Lack of liver donors is another. Compared to Western countries with mature organizations facilitating organ donation from deceased donors and transplantation and waiting lists that reach thousands, the Philippines is still catching up. Donors are not readily available that is why despite local doctors having the capability and equipment to execute liver transplantation, it is often held back by the absence of a liver graft to transplant.
The challenge lies in public awareness and education. Not many know that there is a possibility to cure advanced liver disease and even liver cancer with liver transplantation that is a viable option locally. With the proper information, patients can consider this solution and gain confidence in Filipino doctors. It can also encourage families of brain-dead patients to donate their loved one's organs to save a life.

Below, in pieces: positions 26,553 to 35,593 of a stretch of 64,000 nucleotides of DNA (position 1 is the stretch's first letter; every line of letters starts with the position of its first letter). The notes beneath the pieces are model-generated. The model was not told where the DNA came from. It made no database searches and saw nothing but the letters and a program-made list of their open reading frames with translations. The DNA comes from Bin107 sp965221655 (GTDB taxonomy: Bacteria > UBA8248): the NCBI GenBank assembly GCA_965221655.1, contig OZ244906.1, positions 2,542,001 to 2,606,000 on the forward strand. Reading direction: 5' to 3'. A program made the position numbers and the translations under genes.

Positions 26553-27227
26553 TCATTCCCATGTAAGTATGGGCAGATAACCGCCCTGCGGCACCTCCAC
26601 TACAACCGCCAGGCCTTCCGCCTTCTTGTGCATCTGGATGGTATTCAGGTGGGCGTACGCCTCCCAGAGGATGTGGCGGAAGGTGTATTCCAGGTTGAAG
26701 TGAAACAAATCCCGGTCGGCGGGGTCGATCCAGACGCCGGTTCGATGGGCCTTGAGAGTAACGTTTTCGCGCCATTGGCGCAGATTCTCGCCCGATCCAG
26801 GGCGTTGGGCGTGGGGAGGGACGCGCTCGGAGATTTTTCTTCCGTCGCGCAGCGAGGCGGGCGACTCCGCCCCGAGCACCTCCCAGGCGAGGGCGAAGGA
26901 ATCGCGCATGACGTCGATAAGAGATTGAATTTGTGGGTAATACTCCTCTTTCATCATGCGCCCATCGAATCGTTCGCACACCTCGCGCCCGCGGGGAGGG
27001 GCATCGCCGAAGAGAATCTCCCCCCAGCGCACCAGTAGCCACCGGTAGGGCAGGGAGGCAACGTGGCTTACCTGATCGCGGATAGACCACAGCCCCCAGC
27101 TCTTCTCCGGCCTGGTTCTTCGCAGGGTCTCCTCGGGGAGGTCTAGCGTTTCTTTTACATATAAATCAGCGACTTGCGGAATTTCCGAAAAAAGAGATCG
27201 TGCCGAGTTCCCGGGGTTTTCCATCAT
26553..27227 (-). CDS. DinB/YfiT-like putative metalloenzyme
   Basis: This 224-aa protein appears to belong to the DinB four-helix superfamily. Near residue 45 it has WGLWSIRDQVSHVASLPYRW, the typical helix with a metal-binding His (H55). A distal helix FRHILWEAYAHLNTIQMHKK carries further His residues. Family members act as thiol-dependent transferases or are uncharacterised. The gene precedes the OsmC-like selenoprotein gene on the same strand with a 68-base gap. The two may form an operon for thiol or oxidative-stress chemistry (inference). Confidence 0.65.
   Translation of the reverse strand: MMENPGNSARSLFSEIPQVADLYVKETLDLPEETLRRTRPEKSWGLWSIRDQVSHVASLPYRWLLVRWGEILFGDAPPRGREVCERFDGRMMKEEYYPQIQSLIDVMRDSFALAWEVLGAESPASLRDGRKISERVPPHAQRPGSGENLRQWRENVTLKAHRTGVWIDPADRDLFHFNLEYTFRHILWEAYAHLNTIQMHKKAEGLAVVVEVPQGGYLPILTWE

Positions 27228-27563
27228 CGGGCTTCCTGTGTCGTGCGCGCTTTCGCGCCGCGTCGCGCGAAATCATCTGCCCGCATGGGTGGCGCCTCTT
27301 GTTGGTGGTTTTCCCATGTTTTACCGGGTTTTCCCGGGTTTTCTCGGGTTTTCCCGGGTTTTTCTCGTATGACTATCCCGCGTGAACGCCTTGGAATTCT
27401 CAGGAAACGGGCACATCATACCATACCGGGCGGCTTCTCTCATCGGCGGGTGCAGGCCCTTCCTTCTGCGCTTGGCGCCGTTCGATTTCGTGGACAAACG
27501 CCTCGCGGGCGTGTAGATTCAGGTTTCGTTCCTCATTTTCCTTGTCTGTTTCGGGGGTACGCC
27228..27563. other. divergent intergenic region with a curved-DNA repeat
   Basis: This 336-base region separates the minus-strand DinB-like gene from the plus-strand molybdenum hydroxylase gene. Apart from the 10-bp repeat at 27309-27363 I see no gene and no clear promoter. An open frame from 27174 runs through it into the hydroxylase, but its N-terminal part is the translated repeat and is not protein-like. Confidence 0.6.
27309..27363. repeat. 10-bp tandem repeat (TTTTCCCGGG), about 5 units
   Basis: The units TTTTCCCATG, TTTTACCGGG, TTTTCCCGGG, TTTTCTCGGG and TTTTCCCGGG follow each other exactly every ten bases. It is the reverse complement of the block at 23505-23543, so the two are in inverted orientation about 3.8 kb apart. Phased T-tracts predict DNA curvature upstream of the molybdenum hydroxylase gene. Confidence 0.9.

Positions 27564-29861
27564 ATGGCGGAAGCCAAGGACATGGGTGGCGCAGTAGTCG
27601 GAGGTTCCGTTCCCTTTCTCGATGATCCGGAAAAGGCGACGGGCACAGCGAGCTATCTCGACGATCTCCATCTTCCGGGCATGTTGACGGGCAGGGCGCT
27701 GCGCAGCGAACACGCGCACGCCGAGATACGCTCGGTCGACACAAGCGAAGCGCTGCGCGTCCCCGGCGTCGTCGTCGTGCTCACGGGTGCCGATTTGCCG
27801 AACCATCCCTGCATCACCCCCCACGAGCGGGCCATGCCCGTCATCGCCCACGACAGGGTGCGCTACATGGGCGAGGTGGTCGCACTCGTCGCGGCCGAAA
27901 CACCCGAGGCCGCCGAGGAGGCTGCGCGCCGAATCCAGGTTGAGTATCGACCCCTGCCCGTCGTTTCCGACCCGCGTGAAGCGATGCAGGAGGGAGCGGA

"When we started this program, this was really meant for Filipinos, the country, not just for TMC kasi we said magiging kailangan talaga ito sa buong bansa and it is difficult," said Dr. De Villa.
(When we started this program, this was really meant for Filipinos, not just for TMC because we said that this difficult operation will be needed in the country.)
Despite all these hurdles, the team is hopeful that through referrals and information dissemination, more Filipinos will become aware that these complicated operations can now be done successfully in their home country, and that they can save more lives.
To learn more about the facilities and services offered at The Medical City, visit its website or reach out through its official Facebook page.
NOTE: BrandNews articles are promotional features from our sponsors and not news articles from our editorial staff.